…and we’re back!

Hello,

It’s been a long time, hasn’t it? I’m sorry it’s been so long, team. It wasn’t you, it was me. Have a cookie and know that I still think you’re awesome. I shan’t bore you with the myriad of reasons why it’s been such a long time, except to mention one particularly relevant one: I’m currently pregnant. The reason this is relevant is that it turns out pregnancy is really really fascinating. So, for the next few months you can expect a few posts on the incredible science of growing a baby, in between some of the usual posts on the body in general, kitchen science, and all sorts of everyday molecular madness. Lots to look forward to.

This will be starting this week with a post on blood types and their particular relevance in pregnancy. Sounds interesting? You bring the cake then, and we’ll have a party.

The Friday Question: What causes brain freeze?

 

 

This question actually came from my husband, but I have wondered this before myself, and been asked by others. What causes brain freeze, or ice-cream headaches?

There’s just nothing worse than brain freeze, is there? Well, okay, there are many things worse, but it’s particularly upsetting as it usually comes when you’re enjoying ice-cream, or an ice lolly, or a long cold refreshing drink on a hot day.  Plus, I just find it fascinating how our bodies respond to the world around us, and how simple things can cause seemingly unrelated responses… because I’ve always found it bizarre that eating or drinking something cold can actually make your head hurt. It’s a strange sensation, as well, it doesn’t feel like anything else I’ve experienced, so I’ve always wondered what is going on.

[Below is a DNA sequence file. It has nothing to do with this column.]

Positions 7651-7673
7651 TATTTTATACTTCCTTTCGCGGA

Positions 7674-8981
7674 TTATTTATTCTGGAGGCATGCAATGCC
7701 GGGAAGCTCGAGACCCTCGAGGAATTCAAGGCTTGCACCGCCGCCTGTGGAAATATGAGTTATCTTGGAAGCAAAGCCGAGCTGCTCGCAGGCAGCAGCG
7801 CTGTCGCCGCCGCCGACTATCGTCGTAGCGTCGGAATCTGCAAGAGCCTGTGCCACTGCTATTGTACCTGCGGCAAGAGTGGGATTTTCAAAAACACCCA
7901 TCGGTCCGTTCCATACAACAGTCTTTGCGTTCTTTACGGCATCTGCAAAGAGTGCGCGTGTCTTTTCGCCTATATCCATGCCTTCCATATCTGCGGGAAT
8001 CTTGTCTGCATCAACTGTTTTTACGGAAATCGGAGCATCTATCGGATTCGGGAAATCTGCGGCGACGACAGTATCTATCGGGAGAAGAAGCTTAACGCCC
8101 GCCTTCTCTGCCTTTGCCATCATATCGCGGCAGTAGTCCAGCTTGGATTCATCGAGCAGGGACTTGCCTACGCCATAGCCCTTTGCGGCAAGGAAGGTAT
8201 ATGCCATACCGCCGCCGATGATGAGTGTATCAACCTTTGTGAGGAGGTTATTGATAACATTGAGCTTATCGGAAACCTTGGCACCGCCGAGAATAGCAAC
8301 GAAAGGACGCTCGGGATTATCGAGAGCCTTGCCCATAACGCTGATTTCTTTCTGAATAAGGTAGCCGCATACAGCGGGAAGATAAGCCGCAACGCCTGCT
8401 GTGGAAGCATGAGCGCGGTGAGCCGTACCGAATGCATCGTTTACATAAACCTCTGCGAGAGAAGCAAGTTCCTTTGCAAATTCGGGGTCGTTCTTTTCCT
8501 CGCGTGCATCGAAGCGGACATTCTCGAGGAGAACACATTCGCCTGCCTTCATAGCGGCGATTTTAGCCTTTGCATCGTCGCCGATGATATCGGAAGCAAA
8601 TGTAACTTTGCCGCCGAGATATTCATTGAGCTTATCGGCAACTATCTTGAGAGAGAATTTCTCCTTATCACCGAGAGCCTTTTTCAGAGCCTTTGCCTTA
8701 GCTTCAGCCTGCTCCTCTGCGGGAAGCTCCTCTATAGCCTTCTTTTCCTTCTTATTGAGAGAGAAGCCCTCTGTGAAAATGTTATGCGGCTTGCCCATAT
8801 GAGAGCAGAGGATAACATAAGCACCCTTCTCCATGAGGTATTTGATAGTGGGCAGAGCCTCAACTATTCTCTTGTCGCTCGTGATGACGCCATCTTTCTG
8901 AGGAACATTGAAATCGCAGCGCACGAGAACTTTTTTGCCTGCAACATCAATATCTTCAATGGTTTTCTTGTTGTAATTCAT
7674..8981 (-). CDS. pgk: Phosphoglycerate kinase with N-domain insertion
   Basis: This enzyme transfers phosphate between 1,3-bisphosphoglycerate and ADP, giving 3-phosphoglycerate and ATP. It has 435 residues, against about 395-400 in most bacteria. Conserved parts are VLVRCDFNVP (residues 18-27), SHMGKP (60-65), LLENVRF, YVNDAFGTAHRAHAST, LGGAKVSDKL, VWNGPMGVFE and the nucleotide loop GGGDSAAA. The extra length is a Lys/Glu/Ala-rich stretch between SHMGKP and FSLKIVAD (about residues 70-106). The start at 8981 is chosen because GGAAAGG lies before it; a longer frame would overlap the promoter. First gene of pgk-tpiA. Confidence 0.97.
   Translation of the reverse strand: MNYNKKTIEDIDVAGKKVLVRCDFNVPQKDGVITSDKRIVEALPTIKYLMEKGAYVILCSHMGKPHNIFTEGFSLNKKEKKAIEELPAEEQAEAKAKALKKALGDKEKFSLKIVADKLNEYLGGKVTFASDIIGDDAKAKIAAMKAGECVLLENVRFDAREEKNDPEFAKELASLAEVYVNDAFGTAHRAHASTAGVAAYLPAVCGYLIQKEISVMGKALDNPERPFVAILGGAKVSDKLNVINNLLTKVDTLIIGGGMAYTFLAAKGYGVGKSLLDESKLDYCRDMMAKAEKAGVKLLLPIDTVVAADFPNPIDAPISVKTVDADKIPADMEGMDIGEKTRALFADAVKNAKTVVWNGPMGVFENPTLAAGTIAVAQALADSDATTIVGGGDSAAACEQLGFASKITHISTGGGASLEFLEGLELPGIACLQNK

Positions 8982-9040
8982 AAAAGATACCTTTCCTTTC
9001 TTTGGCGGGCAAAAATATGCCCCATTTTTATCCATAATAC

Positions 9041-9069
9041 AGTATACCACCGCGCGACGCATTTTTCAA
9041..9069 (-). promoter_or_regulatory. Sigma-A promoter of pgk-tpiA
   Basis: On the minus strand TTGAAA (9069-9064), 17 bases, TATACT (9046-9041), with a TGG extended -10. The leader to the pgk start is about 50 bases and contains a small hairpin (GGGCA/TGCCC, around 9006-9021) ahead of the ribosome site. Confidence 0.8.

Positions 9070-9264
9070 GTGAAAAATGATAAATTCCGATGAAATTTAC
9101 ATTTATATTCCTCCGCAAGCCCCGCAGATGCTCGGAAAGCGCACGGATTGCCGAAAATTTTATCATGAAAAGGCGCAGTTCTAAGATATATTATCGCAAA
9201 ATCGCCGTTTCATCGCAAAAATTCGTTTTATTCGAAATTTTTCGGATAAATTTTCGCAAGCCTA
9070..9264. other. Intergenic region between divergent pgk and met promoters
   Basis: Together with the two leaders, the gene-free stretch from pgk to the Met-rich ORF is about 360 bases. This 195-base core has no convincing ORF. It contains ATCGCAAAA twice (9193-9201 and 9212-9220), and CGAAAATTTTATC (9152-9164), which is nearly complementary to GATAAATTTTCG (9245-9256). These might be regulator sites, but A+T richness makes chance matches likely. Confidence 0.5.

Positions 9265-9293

It turns out, what’s happening is a really good demonstration of how your body responds to the outside world, and how your brain interprets messages. It’s pretty cool, actually. Pun 100% intended.

Yes, this is an entriely gratuitous picture of ice-cream.
Image source.

It’s clever, your body. It has awesome ways of regulating itself, including regulating its temperature. When something very cold hits the roof of your mouth, all the blood vessels just below the surface shrink and contract, probably shouting “yikes!” or other four letter words, in response to the sudden cold. I imagine messages being shouted all over the place… “it’s flipping freezing here, sort it out!”. Moments later, your body tries to sort it out by dilating all the blood vessels that have shrunk in the cold, forcing them to relax and widen out again. This increases blood flow to the area, which warms everything back up. So far, so good. Your blood vessels grumblingly get over the shock of having ice-cream applied to them without warning, and carry on carrying blood around.

However, that isn’t all that’s happening. The sudden dilation of the blood vessels triggers pain receptors. This is designed to let your brain know that something has suddenly changed, and all might not be well. Your pain receptors don’t understand that sometimes sudden cold can simply mean that you’re enjoying a refreshing ice-cold drink, because actually extreme cold can be dangerous, just like extreme heat, and so your pain receptors are programmed to interpret the sensation as potentially damaging, particularly when it’s very sudden or overwhelming, perhaps because you gulped down an iced drink, or tried to fit an entire Magnum in your mouth at once. This is the same reason that sometimes touching something incredibly cold can feel painful.